2.3. Configuration Mixing in Interacting Boson Model-2 (IBM-2 CM)

Configuration mixing can be treated in the IBM-2 using a technique developed by Duval and Barrett [9]. Separate IBM-2 calculations are achieved for the two configurations and the results are then mixed this is done by the interaction configuration mixing can be remedied in the IBM-2 by a technique method developed by Duval and Barrett [9]. Separate IBM-2 calculations are done for the two configurations and the results are then mixed using the interaction

${V}_{mix}=\alpha {\left({s}_{\pi}^{+}{s}_{\pi}^{+}+{s}_{\pi}{s}_{\pi}\right)}^{\left(0\right)}+\beta {\left({d}_{\pi}^{+}{d}_{\pi}^{+}+{d}_{\pi}{d}_{\pi}\right)}^{\left(0\right)}$ (10)

where the intruder configuration is assumed to involve the proton shell. There are three parameters in the mixing calculation, the mixing strengths $\alpha $ and $\beta $ in Equation (23), and the pair excitation energy, $\Delta $, which gives the relative energies of the two unperturbed configurations.

The total mixing Hamiltonian is then given by

${H}_{mix}={H}_{1}+{H}_{2}+{V}_{mix}$ (11)

where H_{1} (H_{2}) is the IBM-2 Hamiltonian for the first (second) configuration, as given by Equation (11), and an amount fl has been added to the energies of the second configuration.

The mixed wave functions are used to calculate B (E2) values of observed transitions and quadrupole moments. The E2 transition operator is given by [9]:

$T\left(E2\right)={e}_{2}\left[\left({Q}_{2\pi}+{Q}_{2\nu}\right)+\left({e}_{4}/{e}_{2}\right)\left({Q}_{4\pi}+{Q}_{4\pi}\right)\right]$ (12)

where ${Q}_{\rho}$ were defined in Equation (3) and ${e}_{j}$ and ${e}_{\rho j}\left(j=0,\text{2}\right)$ are adjustable parameters. The suffixes 2 and 4 refer to the normal and the intruder configurations respectively.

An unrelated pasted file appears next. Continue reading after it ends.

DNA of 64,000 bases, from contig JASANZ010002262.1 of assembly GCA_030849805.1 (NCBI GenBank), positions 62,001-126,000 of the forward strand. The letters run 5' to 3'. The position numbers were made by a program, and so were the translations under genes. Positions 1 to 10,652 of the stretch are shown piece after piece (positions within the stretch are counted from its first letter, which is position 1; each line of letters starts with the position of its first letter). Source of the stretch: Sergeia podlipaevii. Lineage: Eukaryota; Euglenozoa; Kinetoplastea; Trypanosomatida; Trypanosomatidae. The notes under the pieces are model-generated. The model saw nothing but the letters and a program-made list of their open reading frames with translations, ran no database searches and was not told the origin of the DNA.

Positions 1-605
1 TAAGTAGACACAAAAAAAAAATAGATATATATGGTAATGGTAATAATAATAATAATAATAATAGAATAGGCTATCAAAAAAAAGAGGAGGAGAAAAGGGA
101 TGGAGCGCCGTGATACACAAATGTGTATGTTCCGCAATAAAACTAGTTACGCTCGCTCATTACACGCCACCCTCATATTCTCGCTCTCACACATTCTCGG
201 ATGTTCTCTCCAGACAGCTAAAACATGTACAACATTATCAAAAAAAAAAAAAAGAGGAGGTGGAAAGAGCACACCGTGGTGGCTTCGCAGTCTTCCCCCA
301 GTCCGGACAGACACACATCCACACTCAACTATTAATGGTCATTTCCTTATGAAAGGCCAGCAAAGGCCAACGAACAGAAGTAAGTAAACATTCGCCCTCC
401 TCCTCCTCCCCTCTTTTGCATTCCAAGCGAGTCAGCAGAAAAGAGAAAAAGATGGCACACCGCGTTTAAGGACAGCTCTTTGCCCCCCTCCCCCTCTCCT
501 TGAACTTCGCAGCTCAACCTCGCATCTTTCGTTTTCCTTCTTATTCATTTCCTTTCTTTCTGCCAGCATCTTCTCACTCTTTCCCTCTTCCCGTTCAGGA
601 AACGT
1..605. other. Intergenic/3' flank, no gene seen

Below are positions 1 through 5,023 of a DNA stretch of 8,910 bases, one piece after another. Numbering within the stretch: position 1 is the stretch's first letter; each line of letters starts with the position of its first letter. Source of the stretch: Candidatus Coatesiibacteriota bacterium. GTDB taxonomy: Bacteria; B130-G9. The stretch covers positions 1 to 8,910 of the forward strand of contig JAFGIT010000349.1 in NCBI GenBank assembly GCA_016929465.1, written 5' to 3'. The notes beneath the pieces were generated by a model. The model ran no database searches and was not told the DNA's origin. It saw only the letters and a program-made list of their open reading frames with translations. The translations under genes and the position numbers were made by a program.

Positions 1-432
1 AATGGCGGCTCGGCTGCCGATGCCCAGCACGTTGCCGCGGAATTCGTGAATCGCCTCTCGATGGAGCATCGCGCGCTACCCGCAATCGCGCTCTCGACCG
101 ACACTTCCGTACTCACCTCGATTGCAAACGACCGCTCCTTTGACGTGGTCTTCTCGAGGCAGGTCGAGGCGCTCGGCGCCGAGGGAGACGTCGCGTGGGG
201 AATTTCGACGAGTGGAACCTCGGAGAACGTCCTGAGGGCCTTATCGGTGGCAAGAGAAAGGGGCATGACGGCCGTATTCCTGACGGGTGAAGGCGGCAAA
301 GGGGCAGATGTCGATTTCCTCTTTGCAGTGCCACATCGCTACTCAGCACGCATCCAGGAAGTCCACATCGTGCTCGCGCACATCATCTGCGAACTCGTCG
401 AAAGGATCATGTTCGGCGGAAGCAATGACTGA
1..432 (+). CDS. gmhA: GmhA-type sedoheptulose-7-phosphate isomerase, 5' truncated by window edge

For simplicity, ${e}_{2\pi}={e}_{2\nu}={e}_{\text{2}}$ and ${e}_{4\pi}={e}_{4\nu}={e}_{\text{4}}$.

For a mathematical simplicity, the neutron boson and proton boson effective charges are often taken to be equal, and the parameters ${\chi}_{\pi}$ and ${\chi}_{\nu}$ (in intruder configuration) are taken to be the same as the Hamiltonian parameters ${\chi}_{\pi}$ and ${\chi}_{\nu}$ respectively. The T(E2) transition operator can then be written as:

$T\left(E2\right)={e}_{2}\left({Q}_{\pi}+{Q}_{\nu}\right)$ (13)

When two configurations are present, this operator becomes [9]:

$T\left(E2\right)={\displaystyle \underset{i\rho}{\sum}{e}_{i\rho}{Q}_{i\rho}}$ (14)

where $\rho =\pi $ or $\nu $ and i denotes the configuration. The effective charges of the two configurations are not the same, in general.

3. Results and Discussion

3.1. Choice of Parameters

The normal configuration for platinum isotopes involves
${N}_{\pi}=\text{2}$ (sometimes denoted as 2π, two proton boson holes), counting from the Z = 82 closed shell. The neutron configuration for
${}_{78}^{196}{\text{Pt}}_{118}$ for example, is
${N}_{\nu}=\text{2}$ (four neutron boson holes), counting from the N = 126 closed shell. The vibrational spectra can be calculated by diagonalizing the IBM-2 Hamiltonian, (Equation (2)), in the space of two proton and